Credit: Cornell Lab of Ornithology, All About Birds

Tuesday, November 25, 2014

Hummingbird Wishes

I wish to bring a little comfort into your life on these cold winter days and hummingbirds are all I have to offer. 

This Anna’s Hummingbird is wishing you warmth.  In violets and reds he may not be able to affect the weather in your part of the world, but he’s trying his best to help you. He brings you color.

He seems to be asking for a little hug, too.

A Costa’s Hummingbird reflects the sunlight you may also need. He may look a bit menacing, but at 0.1 ounce, he’s harmless.

Please accept his offer in brilliant shades of violets and blues.
He, too, is asking for a hug.  

Wednesday, November 19, 2014

Acorn Woodpecker

                        If you're like me, an Acorn Woodpecker will probably make you smile.

Acorn Woodpeckers are a medium size, mountain dwelling bird with an outsized birdsonality. They’re comical in manner and appearance with more than enough charm to keep you smiling. Often described as clown-faced, they suggest evolution has a sense of humor. 

They live in the forest, but not in every forest. Their range only covers parts of California, Arizona, New Mexico and Mexico. Oak and pine forests are their preferred habitat, especially the oak forests where acorns provide a primary food resource.

As woodpeckers, they exploit the dead and dying limbs of trees to chisel holes to make granaries. They stuff acorns into the round holes for their winter food supply. Some insects are stored for future consumption, too. These granary trees are valuable to the Acorn Woodpecker’s survival, so they guard them closely.

Making granaries allows Acorn Woodpeckers to remain in one location from year to year, thus insuring a territory with abundant resources. They have a complex social structure in which mate sharing, group sex and infanticide all coexist to benefit the group as a whole.

The sexes look alike…almost. Both sexes have red heads, but the male’s red extends further forward. The male is on the left.  The other two are females. 

Hanging on trees and poles, they use their stiff tail feathers for support. 

Funny looking or not, the Acorn Woodpeckers invite you to let them entertain you.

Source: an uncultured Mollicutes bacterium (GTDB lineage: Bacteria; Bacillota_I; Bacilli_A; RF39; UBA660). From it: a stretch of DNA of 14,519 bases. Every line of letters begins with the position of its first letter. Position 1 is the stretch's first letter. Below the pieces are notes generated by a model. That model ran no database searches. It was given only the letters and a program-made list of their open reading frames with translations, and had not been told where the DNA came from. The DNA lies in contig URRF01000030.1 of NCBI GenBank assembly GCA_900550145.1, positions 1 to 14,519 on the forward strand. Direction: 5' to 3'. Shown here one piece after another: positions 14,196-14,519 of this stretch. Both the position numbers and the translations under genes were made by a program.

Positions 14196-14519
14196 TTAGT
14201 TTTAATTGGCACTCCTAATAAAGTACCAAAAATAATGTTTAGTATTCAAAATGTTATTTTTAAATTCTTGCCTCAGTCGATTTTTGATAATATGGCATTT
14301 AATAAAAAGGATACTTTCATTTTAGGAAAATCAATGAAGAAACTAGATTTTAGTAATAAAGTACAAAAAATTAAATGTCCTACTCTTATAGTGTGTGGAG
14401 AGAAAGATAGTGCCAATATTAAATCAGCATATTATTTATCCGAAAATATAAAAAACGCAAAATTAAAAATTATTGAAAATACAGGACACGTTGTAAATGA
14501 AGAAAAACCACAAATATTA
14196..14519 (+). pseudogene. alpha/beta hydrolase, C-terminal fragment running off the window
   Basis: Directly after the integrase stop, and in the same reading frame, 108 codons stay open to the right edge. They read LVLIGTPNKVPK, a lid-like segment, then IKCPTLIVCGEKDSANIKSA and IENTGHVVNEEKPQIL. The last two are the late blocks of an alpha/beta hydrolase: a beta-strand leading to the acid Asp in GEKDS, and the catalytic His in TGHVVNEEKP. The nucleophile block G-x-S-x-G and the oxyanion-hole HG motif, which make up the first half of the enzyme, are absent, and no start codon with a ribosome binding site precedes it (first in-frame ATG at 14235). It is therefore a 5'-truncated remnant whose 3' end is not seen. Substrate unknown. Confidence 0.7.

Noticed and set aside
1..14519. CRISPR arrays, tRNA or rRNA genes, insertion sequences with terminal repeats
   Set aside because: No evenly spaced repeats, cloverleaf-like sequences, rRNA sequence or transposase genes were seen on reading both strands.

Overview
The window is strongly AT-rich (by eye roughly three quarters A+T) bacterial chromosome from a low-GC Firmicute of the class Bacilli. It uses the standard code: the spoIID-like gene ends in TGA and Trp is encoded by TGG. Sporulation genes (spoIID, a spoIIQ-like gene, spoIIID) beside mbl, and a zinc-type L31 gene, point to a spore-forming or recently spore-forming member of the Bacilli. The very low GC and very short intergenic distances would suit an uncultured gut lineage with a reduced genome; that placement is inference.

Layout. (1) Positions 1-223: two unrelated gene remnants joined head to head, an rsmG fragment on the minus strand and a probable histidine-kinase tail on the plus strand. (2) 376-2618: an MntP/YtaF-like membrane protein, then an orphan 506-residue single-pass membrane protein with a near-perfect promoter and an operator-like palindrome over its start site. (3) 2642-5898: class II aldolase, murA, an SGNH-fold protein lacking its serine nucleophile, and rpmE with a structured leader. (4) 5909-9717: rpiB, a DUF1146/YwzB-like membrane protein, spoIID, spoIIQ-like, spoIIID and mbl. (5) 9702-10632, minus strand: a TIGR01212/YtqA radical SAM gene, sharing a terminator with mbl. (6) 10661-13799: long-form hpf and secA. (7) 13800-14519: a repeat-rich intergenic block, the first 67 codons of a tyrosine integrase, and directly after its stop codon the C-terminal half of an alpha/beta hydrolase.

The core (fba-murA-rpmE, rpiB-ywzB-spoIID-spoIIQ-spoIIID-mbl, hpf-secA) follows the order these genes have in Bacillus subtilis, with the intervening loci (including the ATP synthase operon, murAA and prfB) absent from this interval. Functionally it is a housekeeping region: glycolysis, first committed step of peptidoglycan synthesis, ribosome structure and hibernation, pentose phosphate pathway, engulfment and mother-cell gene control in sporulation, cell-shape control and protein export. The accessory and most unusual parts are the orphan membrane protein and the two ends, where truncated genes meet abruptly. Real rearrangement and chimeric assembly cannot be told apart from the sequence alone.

Take the bait! 

As with any bird, the brief investment in time spent pays off with a smile. You could be measurably poorer without it.


Credit: Cornell Lab of Ornithology, All About Birds; Carly Hodes
Credit: The Sibley Guide to Birds 2nd Edition

Monday, November 10, 2014

American Kestrel

         An American Kestrel watches for movements below. From this tall utility pole he sees everything.

It’s morning in Tucson, Arizona. The sun has been up for a couple of hours and the large insects that kestrels prey upon are rising. Insects make up a sizable percentage of an American Kestrel’s diet. They hunt small mammals such as mice and voles, too, but large insects are more plentiful.

Grasshoppers, butterflies and spiders are preferred.

American Kestrels are not big.  For comparison they are about the size of a Mourning Dove and so much like doves, they can be confusing.

They both rest on power lines along rural roadways, but the doves are far more common. 

American Kestrels are the smallest of the North American falcons.

Kestrels hunt during the day. You might find one hovering into the wind…fixed in place, yet still flying. It’s quite likely there is a food opportunity below. 

Because birds can see in the ultraviolet spectrum, they can detect the glowing urine trails left by voles as they crisscross the ground. Knowing where your food travels is a big advantage when hunting.

American Kestrels don’t enjoy top predator status, so they too are hunted.  They fall prey to hawks, owls and even crows. Therefore, it’s important to be vigilant, especially when you hunt from on high.


Credit: Cornell Lab of Ornithology, All About Birds, The Sibley’s Guide to Birds

Wednesday, October 8, 2014

Fall Migration

The seasons are noticeably changing in Wisconsin. Cooler nights followed by crisper, shorter days have the birds moving again.

Canada Geese are the most recognizable birds overhead now. Constantly reorganizing their lopsided ‘V’, they make their presence known to each other and to us, too.

Honking seems to be their way of insuring inclusion in the group as they migrate south.

An osprey watches the Milwaukee River flow below. Long before ice will cover the river the ospreys will have departed.

Ospreys are known to migrate long distances and this one could easily be in South America for the winter. Ospreys need an ice-free environment to fish.

They fish with dramatic feet-first plunges into the water. Sharp talons and barb-soled feet hold fast a slippery fish.

When flying, they point the stupefied fish face-forward into the wind to reduce resistance.

It must be a surreal experience for the fish.

This Hermit Thrush was poised for a quick retreat if I came any closer. He looks to be a first year juvenile, newly on his own and unsure of whether to stay or go.  

Whichever and wherever, he will be leaving for the winter.

A ground foraging bird, the Hermit Thrush would find few resources in a snow-covered Wisconsin.

A Great Crested Flycatcher has caught a large aquatic insect, but his prey is putting up a struggle. He wants to eat it, but it won’t go down, so first he must tenderize his unmanageable mouthful.

Several well-aimed pile driver whacks on the head takes the fight out of his prey and the deftly dispatched delicacy is devoured.

This Eastern Towhee was passing through Wisconsin on his out-migration to somewhere else.

He stopped to inspect our lawn for seeds and whatever else he could find grazing in the grass.

The Eastern Towhee is a secretive ground dwelling bird. By planting both feet squarely in the leaf litter then hopping backwards, he drags a space clean, uncovering insects and invertebrates in the process.